Embargoed: Not for Release Until 2:00 pm U.S. Eastern Time Thursday, Dec. 7 2023. Today atmospheric carbon dioxide is at its highest level in at least several million years thanks to widespread combustion of fossil fuels by humans over the past couple centuries. But where does 419 parts per million (ppm)—the current concentration of the greenhouse gas in the atmosphere—fit in Earth’s history? That’s a question an international community of scientists, featuring key contributions by University of Utah geologists, is sorting out by examining a plethora of markers in the geologic record that offer ...
Ancient stars made extraordinarily heavy elements
How heavy can an element be? An international team of researchers has found that ancient stars were capable of producing elements with atomic masses greater than 260, heavier than any element on the periodic table found naturally on Earth. The finding deepens our understanding of element formation in stars. We are, literally, made of star stuff. Stars are element factories, where elements constantly fuse or break apart to create other lighter or heavier elements. When we refer to light or heavy elements, we’re talking about their atomic mass. Broadly speaking, atomic ...
Soundwaves harden 3D-printed treatments in deep tissues
DURHAM, N.C. -- Engineers at Duke University and Harvard Medical School have developed a bio-compatible ink that solidifies into different 3D shapes and structures by absorbing ultrasound waves. Because it responds to sound waves rather than light, the ink can be used in deep tissues for biomedical purposes ranging from bone healing to heart valve repair. This work appears on December 7 in the journal Science. The uses for 3D-printing tools are ever increasing. Printers create prototypes of medical devices, design flexible, ...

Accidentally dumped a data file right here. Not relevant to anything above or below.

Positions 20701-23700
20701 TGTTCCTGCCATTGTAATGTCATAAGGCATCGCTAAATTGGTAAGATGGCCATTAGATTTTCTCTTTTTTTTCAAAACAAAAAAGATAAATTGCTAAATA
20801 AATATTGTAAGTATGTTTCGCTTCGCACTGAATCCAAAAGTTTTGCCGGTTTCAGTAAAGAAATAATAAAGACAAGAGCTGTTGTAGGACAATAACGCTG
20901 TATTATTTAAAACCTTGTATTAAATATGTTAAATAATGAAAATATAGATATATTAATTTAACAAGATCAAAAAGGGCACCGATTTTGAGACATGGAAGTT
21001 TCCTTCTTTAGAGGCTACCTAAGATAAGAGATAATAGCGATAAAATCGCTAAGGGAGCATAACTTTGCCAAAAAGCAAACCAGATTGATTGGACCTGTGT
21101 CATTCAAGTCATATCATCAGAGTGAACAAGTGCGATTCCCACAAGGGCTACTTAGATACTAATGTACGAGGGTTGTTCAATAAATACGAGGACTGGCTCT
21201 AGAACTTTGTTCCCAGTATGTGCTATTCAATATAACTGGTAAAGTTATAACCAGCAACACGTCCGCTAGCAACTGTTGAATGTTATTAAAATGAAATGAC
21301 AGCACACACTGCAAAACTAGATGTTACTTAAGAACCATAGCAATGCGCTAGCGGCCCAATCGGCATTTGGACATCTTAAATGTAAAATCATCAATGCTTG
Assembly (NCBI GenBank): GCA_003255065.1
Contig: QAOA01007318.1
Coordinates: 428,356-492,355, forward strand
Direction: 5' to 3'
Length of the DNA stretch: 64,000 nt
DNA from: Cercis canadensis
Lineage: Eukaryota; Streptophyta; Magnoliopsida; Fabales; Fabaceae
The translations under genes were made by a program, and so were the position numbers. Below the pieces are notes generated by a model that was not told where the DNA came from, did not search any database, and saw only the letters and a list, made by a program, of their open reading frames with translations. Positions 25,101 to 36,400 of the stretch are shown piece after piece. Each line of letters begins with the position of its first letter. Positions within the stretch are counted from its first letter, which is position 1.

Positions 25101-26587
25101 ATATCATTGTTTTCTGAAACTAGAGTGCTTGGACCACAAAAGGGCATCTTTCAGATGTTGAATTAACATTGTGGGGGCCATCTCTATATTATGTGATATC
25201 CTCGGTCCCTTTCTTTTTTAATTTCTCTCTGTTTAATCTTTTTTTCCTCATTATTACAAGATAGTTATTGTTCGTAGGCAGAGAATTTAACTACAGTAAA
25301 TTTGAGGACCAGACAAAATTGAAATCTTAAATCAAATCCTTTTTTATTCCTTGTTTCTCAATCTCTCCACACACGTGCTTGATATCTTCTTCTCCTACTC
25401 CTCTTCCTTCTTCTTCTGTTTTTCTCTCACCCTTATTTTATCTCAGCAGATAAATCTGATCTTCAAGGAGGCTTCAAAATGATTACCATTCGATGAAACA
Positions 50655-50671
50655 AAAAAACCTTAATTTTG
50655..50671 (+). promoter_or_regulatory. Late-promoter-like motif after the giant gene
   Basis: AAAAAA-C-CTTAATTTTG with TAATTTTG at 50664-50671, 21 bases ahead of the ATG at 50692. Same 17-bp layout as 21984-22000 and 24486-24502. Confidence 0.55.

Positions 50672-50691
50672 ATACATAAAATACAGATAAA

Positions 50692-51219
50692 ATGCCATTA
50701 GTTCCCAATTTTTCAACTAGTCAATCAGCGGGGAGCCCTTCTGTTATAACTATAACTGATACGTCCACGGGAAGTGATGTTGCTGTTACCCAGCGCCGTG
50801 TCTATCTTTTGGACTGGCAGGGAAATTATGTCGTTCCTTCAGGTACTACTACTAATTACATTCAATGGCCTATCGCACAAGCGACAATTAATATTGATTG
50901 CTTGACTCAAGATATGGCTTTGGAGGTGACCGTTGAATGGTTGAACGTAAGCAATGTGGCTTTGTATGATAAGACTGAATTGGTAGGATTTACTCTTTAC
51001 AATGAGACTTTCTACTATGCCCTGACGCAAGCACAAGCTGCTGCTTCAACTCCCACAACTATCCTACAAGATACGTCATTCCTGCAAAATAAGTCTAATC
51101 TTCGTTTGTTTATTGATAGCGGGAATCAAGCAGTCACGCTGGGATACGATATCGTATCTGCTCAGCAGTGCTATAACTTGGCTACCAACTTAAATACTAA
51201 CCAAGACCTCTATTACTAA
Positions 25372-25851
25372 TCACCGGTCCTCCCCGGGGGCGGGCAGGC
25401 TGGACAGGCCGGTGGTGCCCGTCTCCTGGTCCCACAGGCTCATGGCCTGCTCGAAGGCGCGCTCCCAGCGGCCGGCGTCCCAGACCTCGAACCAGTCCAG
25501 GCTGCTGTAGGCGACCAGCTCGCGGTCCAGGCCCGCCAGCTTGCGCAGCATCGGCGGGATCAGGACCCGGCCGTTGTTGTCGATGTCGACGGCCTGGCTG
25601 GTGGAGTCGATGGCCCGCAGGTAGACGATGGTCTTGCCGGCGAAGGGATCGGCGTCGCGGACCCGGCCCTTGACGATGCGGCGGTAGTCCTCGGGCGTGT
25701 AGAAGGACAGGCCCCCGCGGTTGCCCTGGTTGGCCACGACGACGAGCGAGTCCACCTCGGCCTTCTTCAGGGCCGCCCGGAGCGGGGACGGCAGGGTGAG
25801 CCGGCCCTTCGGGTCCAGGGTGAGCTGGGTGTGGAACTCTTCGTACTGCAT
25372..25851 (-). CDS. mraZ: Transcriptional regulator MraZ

Physicists ‘entangle’ individual molecules for the first time, hastening possibilities for quantum information processing
For the first time, a team of Princeton physicists have been able to link together individual molecules into special states that are quantum mechanically “entangled.” In these bizarre states, the molecules remain correlated with each other—and can interact simultaneously—even if they are miles apart, or indeed, even if they occupy opposite ends of the universe. This research was recently published in the journal Science. “This is a breakthrough in the world of molecules because of the fundamental importance of quantum entanglement,” said Lawrence Cheuk, assistant professor of physics at Princeton ...
Wild birds lead people to honey — and learn from them
Key takeaways People in parts of Africa communicate with a wild bird, the greater honeyguide, to locate bee colonies and harvest their honey and beeswax. A study by UCLA anthropologist Brian Wood and other authors show how this partnership is maintained and varies across cultures. They demonstrate the bird’s ability to learn distinct vocal signals traditionally used by different honey-hunting communities. In parts of Africa, people communicate with a wild bird — the greater honeyguide — in order to locate bee colonies and harvest their stores of honey and beeswax. It’s a rare example of ...
Evolving trends in cosmetic breast augmentation: New data
November 30, 2023 – Ongoing quality improvement data submitted by Board-certified plastic surgeons highlight current trends in surgical technique in cosmetic breast augmentation using implants, reports a study in the December issue of Plastic and Reconstructive Surgery®, the official medical journal of the American Society of Plastic Surgeons (ASPS). The journal is published in the Lippincott portfolio by Wolters Kluwer. "The findings illustrate evolving trends in breast enhancement over the past 16 years, including factors like the location of the incision and the type and positioning of implants," comments lead author Michael J. Stein, ...
Princeton Chemistry develops catalyst for electronically controlled C–H functionalization
The Chirik Group at the Princeton Department of Chemistry is chipping away at one of the great challenges of metal-catalyzed C–H functionalization with a new method that uses a cobalt catalyst to differentiate between bonds in fluoroarenes, functionalizing them based on their intrinsic electronic properties. In a paper published this week in Science, researchers show they are able to bypass the need for steric control and directing groups to induce cobalt-catalyzed borylation that is meta-selective. The lab’s research ...